THESE HIGH, GREEN HILLS
Jan Karon writes “to give readers an extended family, and to applaud the extraordinary beauty of ordinary lives.” She is the author of nine Mitford novels, At Home in Mitford;
A Light in the Window; These High, Green Hills; Out to Canaan; A New Song; A Common Life; In This Mountain; Shepherds Abiding; and Light from Heaven,
all available from Penguin. She is also the author of
The Mitford Bedside Companion; Jan Karon’s Mitford Cookbook & Kitchen Reader; A Continual Feast: Words of Comfort and Celebration, Collected by Father Tim; Patches of Godlight: Father Tim’s Favorite Quotes; The Mitford Snowmen: A Christmas Story; Esther’s Gift; and The Trellis and the Seed. Her children’s books include Miss Fannie’s Hat; Jeremy: The Tale of an Honest Bunny; and Violet Comes to Stay.
Coming from Viking in fall 2007 is the first Father Tim Novel,
Home to Holly Springs.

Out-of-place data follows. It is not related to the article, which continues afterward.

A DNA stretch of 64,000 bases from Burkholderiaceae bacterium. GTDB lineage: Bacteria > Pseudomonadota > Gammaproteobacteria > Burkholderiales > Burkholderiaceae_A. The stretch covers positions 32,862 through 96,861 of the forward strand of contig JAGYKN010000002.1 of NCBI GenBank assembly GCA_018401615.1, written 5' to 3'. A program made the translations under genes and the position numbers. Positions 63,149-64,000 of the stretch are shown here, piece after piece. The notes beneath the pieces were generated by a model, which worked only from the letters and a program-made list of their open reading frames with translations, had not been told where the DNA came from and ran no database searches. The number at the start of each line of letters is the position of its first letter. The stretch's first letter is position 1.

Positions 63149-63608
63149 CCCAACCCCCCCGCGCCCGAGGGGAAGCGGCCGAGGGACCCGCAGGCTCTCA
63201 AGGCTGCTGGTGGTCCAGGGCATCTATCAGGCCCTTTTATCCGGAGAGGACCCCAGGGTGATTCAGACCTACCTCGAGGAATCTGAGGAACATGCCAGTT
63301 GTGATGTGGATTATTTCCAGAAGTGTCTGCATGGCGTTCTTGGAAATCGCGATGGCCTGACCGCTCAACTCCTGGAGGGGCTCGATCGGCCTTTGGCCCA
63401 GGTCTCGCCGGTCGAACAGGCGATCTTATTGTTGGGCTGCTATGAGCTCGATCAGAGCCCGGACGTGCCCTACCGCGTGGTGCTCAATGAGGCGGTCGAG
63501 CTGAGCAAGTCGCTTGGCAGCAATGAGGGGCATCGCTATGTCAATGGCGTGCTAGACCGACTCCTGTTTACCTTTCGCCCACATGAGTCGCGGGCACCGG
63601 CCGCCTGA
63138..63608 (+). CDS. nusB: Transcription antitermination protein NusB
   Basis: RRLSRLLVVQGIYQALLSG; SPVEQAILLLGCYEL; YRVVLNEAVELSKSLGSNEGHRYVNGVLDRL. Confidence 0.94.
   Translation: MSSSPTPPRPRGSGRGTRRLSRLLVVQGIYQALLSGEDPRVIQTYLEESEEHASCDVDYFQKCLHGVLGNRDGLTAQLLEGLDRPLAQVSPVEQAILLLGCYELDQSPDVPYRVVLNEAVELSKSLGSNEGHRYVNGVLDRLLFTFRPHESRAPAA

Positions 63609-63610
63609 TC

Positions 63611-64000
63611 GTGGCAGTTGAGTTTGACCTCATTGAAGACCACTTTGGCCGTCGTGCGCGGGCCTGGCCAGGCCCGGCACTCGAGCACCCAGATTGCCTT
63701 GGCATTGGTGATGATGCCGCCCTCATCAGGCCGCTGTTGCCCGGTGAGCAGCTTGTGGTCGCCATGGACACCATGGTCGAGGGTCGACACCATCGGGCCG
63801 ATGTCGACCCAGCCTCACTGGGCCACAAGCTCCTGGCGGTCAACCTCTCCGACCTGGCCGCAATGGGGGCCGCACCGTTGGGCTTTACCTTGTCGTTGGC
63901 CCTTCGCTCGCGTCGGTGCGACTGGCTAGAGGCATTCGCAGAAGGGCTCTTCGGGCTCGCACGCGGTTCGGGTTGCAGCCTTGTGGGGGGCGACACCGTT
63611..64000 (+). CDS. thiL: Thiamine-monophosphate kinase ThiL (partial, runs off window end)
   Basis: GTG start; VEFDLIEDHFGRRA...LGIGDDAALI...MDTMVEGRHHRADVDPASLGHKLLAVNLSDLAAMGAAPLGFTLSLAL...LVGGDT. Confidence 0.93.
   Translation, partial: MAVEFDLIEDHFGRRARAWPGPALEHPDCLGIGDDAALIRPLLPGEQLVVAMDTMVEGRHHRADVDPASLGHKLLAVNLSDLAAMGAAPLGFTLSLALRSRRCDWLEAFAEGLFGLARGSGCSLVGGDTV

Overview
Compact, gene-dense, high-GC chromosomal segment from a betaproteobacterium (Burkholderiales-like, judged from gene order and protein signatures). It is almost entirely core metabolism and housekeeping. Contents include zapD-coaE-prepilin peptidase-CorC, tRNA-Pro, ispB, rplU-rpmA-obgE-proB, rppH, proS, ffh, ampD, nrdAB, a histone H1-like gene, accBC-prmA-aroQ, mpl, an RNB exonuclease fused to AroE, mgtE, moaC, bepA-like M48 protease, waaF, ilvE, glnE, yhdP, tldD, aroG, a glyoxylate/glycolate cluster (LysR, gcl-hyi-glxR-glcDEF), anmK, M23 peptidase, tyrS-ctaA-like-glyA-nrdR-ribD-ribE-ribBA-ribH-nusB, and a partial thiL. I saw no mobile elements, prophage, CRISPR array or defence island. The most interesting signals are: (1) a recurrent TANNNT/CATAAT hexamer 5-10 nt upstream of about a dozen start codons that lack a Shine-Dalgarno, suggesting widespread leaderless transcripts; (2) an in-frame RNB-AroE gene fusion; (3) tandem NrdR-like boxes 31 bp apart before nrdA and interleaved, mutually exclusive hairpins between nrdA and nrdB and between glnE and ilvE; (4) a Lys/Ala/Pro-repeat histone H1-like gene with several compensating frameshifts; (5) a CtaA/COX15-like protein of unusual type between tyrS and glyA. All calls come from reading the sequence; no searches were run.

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The Mitford Years
These High Green Hills
Published by the Penguin Group
Penguin Group (USA) Inc., 375 Hudson Street, New York, New York 10014, U.S.A.
Penguin Group (Canada), 90 Eglinton Avenue East, Suite 700, Toronto, Ontario,
Canada M4P 2Y3 (a division of Pearson Penguin Canada Inc.)
Penguin Books Ltd, 80 Strand, London WC2R 0RL, England
Penguin Ireland, 25 St Stephen’s Green, Dublin 2, Ireland
(a division of Penguin Books Ltd)
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Australia (a division of Pearson Australia Group Pty Ltd)
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(a division of Pearson New Zealand Ltd)